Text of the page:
For pre-agricultural foraging peoples—our “savage” human forebears—sacred and secular were inseparable. The same wild animals they preyed upon, they also prayed to. With life and death a daily yin and yang, and the codependence of all living things as starkly obvious as the blood on one’s hands after a successful hunt, it was utterly natural to view sacred powers as diffused throughout nature. Rather than imagining invisible sky-gods, as agricultural humans would do much later, our hunting and gathering ancestors perceived demigods in everyday things, not only animals and plants but also fire, water, weather, and even landscapes, since all such tactile forces directly affected their daily lives, prosperity, and survival.
Theirs was an Earth-bonding spirituality long referred to as animism (literally: breath, soul, life). A more recent term that describes the same basic worldview is deep ecology, which includes a conviction that all life has value in and of itself, above and beyond its usefulness to us, and therefore deserves our respectful treatment. The primary difference between animism and deep ecology is that the latter replaces primitive supernatural interpretations of the workings of nature with scientific fact and understanding. Yet the moral remains the same.
It’s still true today, of course, that life feeds on death. But unlike our stone-age ancestors, who knew exactly where their meat came from and at exactly what costs to all concerned, we moderns (most of us, most of the time) buy our meat as industrialized and euphemized “product” with no thought of it having recently been the flesh of a fellow sentient living being. This commercial distancing from the bloody reality of our food makes it easy to gloss over, ignore, and—in extreme cases such as veganism—attempt to deny the basic biological fact that life feeds on life.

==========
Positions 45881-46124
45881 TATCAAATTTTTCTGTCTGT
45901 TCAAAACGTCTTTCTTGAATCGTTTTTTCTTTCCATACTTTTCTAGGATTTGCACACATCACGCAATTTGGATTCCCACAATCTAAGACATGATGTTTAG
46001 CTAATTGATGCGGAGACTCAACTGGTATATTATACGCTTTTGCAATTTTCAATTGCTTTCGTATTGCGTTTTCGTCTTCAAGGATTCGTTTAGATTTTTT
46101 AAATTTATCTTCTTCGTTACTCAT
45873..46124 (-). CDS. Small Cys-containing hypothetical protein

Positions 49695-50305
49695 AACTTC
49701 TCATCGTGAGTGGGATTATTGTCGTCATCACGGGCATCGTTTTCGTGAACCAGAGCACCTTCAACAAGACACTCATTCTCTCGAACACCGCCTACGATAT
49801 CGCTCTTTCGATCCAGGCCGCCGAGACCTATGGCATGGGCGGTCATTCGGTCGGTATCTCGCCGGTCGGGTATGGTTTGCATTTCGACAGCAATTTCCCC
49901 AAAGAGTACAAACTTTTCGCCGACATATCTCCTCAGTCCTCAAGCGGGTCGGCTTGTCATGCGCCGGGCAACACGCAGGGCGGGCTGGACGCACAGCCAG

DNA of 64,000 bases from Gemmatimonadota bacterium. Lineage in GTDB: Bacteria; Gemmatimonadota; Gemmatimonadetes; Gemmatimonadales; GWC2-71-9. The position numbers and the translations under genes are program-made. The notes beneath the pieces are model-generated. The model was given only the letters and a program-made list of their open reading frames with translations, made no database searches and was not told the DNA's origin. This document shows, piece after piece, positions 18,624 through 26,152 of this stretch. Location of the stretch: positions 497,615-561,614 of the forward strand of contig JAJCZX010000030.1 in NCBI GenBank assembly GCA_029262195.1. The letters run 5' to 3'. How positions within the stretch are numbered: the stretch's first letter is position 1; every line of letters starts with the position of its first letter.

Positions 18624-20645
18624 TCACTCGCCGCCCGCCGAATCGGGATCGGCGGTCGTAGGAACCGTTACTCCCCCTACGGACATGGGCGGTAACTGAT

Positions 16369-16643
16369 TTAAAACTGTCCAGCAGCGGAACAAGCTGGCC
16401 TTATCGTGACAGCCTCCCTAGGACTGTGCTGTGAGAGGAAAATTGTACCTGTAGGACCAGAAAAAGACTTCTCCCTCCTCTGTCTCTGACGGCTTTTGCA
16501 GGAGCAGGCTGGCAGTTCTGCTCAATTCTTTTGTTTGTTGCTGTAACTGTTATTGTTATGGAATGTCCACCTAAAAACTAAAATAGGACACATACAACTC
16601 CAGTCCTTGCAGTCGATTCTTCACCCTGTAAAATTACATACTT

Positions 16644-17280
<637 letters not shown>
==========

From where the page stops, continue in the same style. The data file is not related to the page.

Yet for an open-eyed segment of modern hunters, the ancient animistic sense of soulful—we might say “spiritual”—unity with wildness remains grounded as ever in awe, humility, and a strong sense of owed reciprocity. “Wildness is what I kill and eat,” proclaimed the late Paul Shepard, the father of human ecology (the study of humanity’s evolution among fellow wild creatures in wild natural environments), “because I too am wild.”
Evolutionarily, hunting was a definitive becoming-human facilitator, culturally as well as biologically. In fact, according to the venerable “hunting hypothesis” (Man the Hunter, Lee and DeVore, eds.; Chicago, Aldine Publishing, 1968), group subsistence hunting was the prime mover of our species’ emergence. Restated: The hunting-gathering lifeway—owing to its distinctive approaches to group living, thinking, cooperating, and the spiritual worldview it inspired—shaped us to be as we are today.
For at least the final 1.8 million years of our 6- to 7-million-year progression from ape to human, foraging was our way of life, our economy, with no exceptions. By at least 100,000 years ago, Homo sapiens was a done deal and our collective human genome was set as it remains today. Thus, when Paul Shepard proclaims that “wilderness is where my genome lives,” he reminds us that genetically, socially, physiologically, psychologically, and even spiritually, we exist still today in our genetic core as “space-needing, wild-country Pleistocene beings trapped in over-dense numbers in devastated, simplified ecosystems.”